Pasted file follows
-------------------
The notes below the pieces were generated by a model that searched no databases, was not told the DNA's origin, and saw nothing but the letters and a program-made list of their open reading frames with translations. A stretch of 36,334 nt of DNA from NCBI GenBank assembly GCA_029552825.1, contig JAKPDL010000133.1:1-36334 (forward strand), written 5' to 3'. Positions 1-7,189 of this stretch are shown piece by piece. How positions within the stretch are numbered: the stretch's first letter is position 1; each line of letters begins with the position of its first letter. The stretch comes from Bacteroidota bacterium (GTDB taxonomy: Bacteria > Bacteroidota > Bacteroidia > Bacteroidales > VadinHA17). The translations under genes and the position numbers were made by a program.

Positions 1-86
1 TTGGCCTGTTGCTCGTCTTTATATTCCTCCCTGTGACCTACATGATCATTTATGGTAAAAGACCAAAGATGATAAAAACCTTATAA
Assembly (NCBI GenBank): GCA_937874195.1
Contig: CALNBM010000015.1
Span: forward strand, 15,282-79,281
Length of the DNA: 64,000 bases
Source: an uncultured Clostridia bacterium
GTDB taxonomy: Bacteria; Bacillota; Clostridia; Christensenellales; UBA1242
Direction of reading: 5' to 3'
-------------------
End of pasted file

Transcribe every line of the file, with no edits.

The notes below the pieces were generated by a model that searched no databases, was not told the DNA's origin, and saw nothing but the letters and a program-made list of their open reading frames with translations. A stretch of 36,334 nt of DNA from NCBI GenBank assembly GCA_029552825.1, contig JAKPDL010000133.1:1-36334 (forward strand), written 5' to 3'. Positions 1-7,189 of this stretch are shown piece by piece. How positions within the stretch are numbered: the stretch's first letter is position 1; each line of letters begins with the position of its first letter. The stretch comes from Bacteroidota bacterium (GTDB taxonomy: Bacteria > Bacteroidota > Bacteroidia > Bacteroidales > VadinHA17). The translations under genes and the position numbers were made by a program.

Positions 1-86
1 TTGGCCTGTTGCTCGTCTTTATATTCCTCCCTGTGACCTACATGATCATTTATGGTAAAAGACCAAAGATGATAAAAACCTTATAA
Assembly (NCBI GenBank): GCA_937874195.1
Contig: CALNBM010000015.1
Span: forward strand, 15,282-79,281
Length of the DNA: 64,000 bases
Source: an uncultured Clostridia bacterium
GTDB taxonomy: Bacteria; Bacillota; Clostridia; Christensenellales; UBA1242
Direction of reading: 5' to 3'